Home Health Boating is great for mental health: Science is backing up this fact!

Boating is great for mental health: Science is backing up this fact!

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As the coronavirus pandemic began to burden on the planet in May 2020, the former Centers for Disease Control and Prevention chief had a clear message for the Americans: get out. Enjoy the outdoors. It is safe for us, and there is a shallow risk that the virus will spread. Everything from the former Commissioner for Food and Drug Administration to Harvard University health experts echoed that statement, saying research keeps showing that outdoor activities, including boating, are a much safer way to stay healthy from the virus than any indoor exercise.

The study is why boat ramps and marinas have been among the first public spaces and companies to reopen since the original COVID-19 shutdowns. Even in the Northeast’s hardest-hit states, authorities decided that comfortable going out on a boat could be accomplished while other recreations, such as golf, remained off-limits. Boating or paddling, during the COVID-19 pandemic, will provide a relaxing outdoor escape. It is fantastic news to be able to go boating during the epidemic because research also illustrates that being on or near the water is a blessing to psychological health. And which one of us, now and again, could not use a mood booster?

Healing in the presence of water

Researchers at the University of Exeter Medical School in the UK released a study in October 2019 showing that people living by the ocean are 22 per cent less likely to experience signs of depression and anxiety than people remaining inland. The positive effects of the “blue health”,i.e., interacting with water bodies, were exceptionally high among families with lower income.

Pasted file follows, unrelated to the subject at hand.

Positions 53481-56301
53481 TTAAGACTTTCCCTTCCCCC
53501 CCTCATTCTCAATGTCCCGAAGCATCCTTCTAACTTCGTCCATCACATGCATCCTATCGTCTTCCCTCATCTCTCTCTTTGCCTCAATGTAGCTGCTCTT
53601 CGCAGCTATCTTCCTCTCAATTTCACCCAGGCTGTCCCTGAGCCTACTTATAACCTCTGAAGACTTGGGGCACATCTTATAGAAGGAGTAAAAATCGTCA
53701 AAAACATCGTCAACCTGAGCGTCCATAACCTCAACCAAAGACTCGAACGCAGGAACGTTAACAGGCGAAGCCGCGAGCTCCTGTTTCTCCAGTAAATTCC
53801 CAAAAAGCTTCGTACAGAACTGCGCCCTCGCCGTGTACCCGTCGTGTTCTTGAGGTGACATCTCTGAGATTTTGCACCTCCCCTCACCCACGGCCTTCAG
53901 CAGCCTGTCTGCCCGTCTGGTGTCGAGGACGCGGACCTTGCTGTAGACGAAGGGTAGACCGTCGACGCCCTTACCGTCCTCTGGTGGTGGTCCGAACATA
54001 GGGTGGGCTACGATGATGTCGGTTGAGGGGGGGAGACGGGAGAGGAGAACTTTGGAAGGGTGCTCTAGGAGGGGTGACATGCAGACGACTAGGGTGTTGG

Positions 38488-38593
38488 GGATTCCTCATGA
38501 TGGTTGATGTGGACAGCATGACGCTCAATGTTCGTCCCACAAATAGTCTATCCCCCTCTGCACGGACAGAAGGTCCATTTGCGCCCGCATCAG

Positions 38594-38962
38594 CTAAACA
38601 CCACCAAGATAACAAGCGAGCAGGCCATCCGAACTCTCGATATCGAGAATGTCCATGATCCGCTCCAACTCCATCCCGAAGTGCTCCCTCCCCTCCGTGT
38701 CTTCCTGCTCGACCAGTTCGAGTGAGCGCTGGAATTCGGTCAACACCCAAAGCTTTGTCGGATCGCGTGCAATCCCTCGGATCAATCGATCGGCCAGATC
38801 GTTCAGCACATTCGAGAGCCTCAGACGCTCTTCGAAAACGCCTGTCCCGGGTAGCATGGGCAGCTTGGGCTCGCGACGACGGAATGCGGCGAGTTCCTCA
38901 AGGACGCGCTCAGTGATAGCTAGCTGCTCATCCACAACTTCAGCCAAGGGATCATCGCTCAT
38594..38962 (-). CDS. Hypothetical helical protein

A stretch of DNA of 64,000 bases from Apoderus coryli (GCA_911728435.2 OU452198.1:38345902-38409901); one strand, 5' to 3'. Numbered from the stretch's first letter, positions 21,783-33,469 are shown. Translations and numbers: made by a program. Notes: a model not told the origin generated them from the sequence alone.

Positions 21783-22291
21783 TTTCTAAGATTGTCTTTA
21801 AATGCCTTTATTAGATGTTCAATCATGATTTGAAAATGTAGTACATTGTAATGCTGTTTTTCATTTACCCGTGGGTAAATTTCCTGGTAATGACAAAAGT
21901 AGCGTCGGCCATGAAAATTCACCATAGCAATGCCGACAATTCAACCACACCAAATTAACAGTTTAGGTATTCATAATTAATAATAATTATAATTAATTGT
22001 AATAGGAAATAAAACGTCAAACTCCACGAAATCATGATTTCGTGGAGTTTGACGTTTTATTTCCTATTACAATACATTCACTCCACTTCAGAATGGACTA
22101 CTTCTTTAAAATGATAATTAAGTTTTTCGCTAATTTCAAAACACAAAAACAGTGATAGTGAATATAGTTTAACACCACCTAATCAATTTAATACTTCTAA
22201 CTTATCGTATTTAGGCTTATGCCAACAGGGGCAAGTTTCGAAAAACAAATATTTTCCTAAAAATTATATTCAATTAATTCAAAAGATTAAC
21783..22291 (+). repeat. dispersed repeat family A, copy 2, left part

In 2018, the British research followed a Canadian research paper showing that people living closer to the water decreased their mortality risk by as much as 17 per cent. Of particular interest among women and older adults was the “protective effects” of being close to bodies of water. According to a 2013 report, only the sounds of water bodies can help to relieve stress. Get within a pool, river or ocean’s earshot, and you will feel better right away.

 

Nourish your ‘Blue Mind’

‘Blue Mind’ author Wallace J. Nichols knows all this knowledge well. His bestselling book explores the scientific explanations of why we can be happier and healthier while we are in, on or underwater.

“Simply the mere sight and sound of water promote wellness by lowering cortisol, the serotonin and relaxation,” Nichols said. In reality, he claims that being on a boat can even be regarded as a form of treatment when this comes to reducing stress. “Blue mind is when we disconnect and logout,” explains Nichols. “We move away from the screens, and we get out on the water, and leave all of that technology and information behind. We give our brains a break—and our brains love that.”

 

How safe is boating during the pandemic?